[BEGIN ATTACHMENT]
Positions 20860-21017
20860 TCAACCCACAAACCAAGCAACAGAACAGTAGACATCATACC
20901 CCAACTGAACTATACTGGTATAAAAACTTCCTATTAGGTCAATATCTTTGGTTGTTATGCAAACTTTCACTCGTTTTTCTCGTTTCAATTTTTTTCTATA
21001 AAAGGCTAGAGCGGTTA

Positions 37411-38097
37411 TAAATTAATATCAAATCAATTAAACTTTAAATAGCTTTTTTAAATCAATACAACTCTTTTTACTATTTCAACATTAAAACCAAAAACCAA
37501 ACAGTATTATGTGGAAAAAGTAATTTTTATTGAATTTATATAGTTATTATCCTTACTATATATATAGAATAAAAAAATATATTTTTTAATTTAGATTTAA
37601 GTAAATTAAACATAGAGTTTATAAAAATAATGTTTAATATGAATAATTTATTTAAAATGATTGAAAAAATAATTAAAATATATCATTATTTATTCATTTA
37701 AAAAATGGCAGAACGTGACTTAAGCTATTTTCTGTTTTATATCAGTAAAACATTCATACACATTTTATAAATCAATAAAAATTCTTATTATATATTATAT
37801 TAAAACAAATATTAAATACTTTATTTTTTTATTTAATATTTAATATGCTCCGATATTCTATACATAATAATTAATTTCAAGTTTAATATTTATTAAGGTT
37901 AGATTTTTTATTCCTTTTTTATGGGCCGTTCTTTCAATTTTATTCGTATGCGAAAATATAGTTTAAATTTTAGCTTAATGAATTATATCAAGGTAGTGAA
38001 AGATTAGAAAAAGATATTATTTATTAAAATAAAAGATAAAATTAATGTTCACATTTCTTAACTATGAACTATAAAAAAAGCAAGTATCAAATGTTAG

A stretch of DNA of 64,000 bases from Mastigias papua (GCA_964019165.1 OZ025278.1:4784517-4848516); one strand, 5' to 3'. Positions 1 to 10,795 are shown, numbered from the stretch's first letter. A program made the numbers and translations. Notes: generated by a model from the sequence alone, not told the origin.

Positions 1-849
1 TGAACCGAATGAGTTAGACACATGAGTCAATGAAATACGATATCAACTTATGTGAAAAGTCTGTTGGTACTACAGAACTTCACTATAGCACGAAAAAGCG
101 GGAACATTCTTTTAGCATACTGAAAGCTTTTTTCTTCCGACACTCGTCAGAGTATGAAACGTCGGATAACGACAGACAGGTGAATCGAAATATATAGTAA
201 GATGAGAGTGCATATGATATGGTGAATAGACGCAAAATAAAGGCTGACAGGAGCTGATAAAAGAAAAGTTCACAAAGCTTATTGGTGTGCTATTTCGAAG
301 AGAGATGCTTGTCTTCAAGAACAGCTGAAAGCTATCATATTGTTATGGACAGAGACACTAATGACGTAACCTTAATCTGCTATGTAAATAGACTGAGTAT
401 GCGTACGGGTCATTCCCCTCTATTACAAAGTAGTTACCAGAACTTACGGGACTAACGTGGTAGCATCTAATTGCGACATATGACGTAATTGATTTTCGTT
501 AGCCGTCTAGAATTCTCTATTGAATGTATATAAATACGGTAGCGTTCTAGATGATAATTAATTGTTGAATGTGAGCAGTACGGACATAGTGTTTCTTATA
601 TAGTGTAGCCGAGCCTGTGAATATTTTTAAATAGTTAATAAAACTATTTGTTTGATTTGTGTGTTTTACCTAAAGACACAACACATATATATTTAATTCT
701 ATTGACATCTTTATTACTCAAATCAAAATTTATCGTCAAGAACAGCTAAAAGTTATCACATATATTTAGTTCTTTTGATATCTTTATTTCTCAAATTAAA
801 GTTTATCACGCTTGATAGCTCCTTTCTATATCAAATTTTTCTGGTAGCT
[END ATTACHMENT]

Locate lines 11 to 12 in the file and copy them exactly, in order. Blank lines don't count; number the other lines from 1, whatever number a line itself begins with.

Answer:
37901 AGATTTTTTATTCCTTTTTTATGGGCCGTTCTTTCAATTTTATTCGTATGCGAAAATATAGTTTAAATTTTAGCTTAATGAATTATATCAAGGTAGTGAA
38001 AGATTAGAAAAAGATATTATTTATTAAAATAAAAGATAAAATTAATGTTCACATTTCTTAACTATGAACTATAAAAAAAGCAAGTATCAAATGTTAG